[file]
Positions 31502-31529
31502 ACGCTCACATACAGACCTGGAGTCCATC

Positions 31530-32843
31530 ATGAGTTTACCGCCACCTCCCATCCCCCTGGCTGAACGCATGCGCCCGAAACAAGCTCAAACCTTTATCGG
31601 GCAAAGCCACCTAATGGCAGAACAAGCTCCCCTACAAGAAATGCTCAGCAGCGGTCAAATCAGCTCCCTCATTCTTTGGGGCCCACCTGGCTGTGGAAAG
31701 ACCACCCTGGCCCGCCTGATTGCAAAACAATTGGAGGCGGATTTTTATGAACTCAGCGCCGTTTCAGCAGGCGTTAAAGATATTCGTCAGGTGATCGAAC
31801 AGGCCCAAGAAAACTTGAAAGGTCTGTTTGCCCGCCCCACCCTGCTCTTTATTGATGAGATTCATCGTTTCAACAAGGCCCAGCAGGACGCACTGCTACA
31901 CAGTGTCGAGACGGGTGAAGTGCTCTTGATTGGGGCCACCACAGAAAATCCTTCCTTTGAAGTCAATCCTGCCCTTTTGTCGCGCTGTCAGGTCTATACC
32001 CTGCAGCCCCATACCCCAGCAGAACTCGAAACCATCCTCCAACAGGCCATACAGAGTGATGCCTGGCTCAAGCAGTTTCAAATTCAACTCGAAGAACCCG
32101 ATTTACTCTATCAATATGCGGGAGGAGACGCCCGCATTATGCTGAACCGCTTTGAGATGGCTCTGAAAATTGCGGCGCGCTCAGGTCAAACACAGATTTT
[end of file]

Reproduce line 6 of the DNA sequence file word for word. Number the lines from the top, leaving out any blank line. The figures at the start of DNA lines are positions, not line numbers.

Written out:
31701 ACCACCCTGGCCCGCCTGATTGCAAAACAATTGGAGGCGGATTTTTATGAACTCAGCGCCGTTTCAGCAGGCGTTAAAGATATTCGTCAGGTGATCGAAC